National Youth Orchestra of the USA tonight at Carnegie Hall

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On_Stage-13737490_1172871436087328_1603740039612172868_o.jpgThe National Youth Orchestra of the USA will perform its second and final stateside concert tonight, July 14, 2016, at Carnegie Hall before leaving for a two-week tour of European concert halls in Prague, Amsterdam, Copenhagen, and Montpellier. Two young Oklahoma musicians are a part of the orchestra: cellist Ben Lanners of Stillwater and violinist Joseph Bates of Tulsa.

At tonight's concert NYO-USA will perform Mozart's Piano Concerto and Anton Bruckner 6th Symphony, under the baton of Christoph Eschenbach. Emanuel Ax is the featured soloist on the Mozart, accompanied by a reduced chamber orchestra. Valery Gergiev will conduct the European concerts.

NYO-USA was revived in 2013 following a long hiatus. The orchestra has a three-week residency at Purchase College, a campus of the State University of New York, followed by a two-week tour overseas. The orchestra, clad in blue blazers, white shirts, red trousers, and Converse sneakers, serve as musical ambassadors for the USA. The orchestra's travel and expenses are entirely funded by donors.

The Carnegie Hall concert won't be streamed, but you will be able to watch the NYO-USA concert in Amsterdam live on medici.tv on July 21, 2016, at 1:00 pm, Central Daylight Time.

The concert opens with Prelude to the Afternoon of a Faun (Prélude à « L'Après-midi d'un faune ») by Debussy, a work inspired by Stéphane Mallarmé's poem L'Après-midi d'un faune about a half-man, half-goat creature from an ancient Greek legend. Rachmaninov's Piano Concerto n°3 follows. "I wrote this piece for elephants," Rachmaninov once said. It certainly takes someone with gigantic technical prowess to get through the piece, which features some of the most spectacular virtuoso writing in the piano concerto literature. The concert ends with two masterpieces by Prokofiev. First, his Symphony n°4, which has the odd distinction of being both one of the his favorite symphonies and one of the least performed. "I have always liked it," Prokofiev once said. Second are selections from Romeo and Juliet that illustrate the myriad moods of the piece: lyrical, brash, and witty, with plenty of passion.

It may also be available for later viewing. medici.tv requires registration but is free.

VIDEO LINKS:

NYO-USA rehearses Bruckner 6th symphony with maestro Christopher Eschenbach

REVIEW:

James Hodges of the New York Classical Review reports on NYO-USA's Carnegie Hall concert:


It is hard to imagine a group of young players tackling Bruckner, but in Eschenbach's patient hands, they consistently found the sweet spot in the composer's Sixth Symphony. In the first movement, with the orchestra galloping along toward majestic peaks, luminosity combined with bloom and resonance for results that would rival many professional ensembles. (It would be interesting to know how many in the group had ever played any Bruckner before.) Eschenbach encouraged clean articulation, with timpani as the magnetic heartbeat and brass barely peeking through the clouds, until the glorious conclusion.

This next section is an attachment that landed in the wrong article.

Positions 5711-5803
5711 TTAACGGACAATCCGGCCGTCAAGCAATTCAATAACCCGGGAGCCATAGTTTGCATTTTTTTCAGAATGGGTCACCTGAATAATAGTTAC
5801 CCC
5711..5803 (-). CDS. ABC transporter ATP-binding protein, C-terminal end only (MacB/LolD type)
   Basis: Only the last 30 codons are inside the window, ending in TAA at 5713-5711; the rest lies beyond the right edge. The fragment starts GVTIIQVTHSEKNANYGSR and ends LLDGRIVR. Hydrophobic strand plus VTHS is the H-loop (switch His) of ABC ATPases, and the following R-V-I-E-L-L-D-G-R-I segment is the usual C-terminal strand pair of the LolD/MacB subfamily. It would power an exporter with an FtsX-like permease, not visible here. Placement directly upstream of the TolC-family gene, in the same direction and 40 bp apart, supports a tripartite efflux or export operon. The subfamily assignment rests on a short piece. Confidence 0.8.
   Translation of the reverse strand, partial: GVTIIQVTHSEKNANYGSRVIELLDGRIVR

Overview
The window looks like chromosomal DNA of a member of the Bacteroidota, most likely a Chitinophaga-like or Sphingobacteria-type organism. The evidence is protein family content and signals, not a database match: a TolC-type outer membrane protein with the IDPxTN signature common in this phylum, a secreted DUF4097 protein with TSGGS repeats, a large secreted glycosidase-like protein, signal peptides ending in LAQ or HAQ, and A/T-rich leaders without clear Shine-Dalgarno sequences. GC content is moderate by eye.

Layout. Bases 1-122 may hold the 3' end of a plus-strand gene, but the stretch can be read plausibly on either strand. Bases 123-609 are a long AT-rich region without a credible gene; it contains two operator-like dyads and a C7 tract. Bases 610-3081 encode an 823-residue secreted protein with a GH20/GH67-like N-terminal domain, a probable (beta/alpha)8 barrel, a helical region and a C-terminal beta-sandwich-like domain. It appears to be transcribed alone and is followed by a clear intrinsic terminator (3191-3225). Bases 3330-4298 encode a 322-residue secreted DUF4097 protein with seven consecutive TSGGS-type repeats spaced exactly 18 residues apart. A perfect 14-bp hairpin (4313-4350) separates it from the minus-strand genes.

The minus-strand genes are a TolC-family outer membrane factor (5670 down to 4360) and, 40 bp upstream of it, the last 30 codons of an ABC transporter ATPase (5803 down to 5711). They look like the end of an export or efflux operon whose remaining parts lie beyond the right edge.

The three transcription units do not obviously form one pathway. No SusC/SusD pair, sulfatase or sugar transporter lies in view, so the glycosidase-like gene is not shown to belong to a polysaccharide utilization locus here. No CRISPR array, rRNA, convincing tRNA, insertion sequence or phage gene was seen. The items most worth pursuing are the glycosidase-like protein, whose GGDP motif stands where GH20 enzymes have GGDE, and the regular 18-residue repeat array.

As the second movement began, thoughts drifted to a question an acquaintance answered years ago, "What is the most beautiful thing in classical music?" His reply was "Suspensions"--the slight dissonance produced when a note is held over before a chord change resolves.

The Adagio of the Sixth, marked "sehr feierlich" ("very solemn"), is filled with such moments. Eschenbach let the expansive lines flow, sometimes almost to the breaking point, but always ensuring that the main melodic material was in slight relief against the sometimes massive canvas. An alluring wind section didn't hurt, either. To be fair, one could sense that the conductor's leisurely tempos were testing the patience of some in the audience, but then, Bruckner's pace seems to divide listeners anyway. In any case, Eschenbach admirably captured that Brucknerian ache--that sense of fingertips gently touching the sublime--and the orchestra responded with both commitment and restraint.

In the Scherzo, marked by gutsy, urgent work, it was again heartening to see young performers giving the material maturity well beyond their years. The gentle Trio section made a serene idyll.

The finale opens with hushed scurrying, soon interrupted by brass sprays that eventually explode in splendor. Whispers are chased by roars. In particular, the orchestra's horn section did heroic work in Bruckner's treacherously written parts, which can flummox players of any age. The strings, cohesive all evening, sounded even more unified here. As he did throughout the symphony, Eschenbach made the most of the composer's contrasts, reaching the final page with impressive intensity.

When the curtain call began, with most in the audience standing and cheering, Eschenbach motioned first to the horns, and then to the trumpets, trombones, and tuba. Bruckner can be a big bite for some audiences: as Janet E. Bedell wrote in the program notes, "listeners must adjust their 21st-century clocks." But as each component of the ensemble basked in its portion of the warm ovations, it was hard not to think that the future of classical music is in exemplary shape.

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This page contains a single entry by Michael Bates published on July 14, 2016 11:31 AM.

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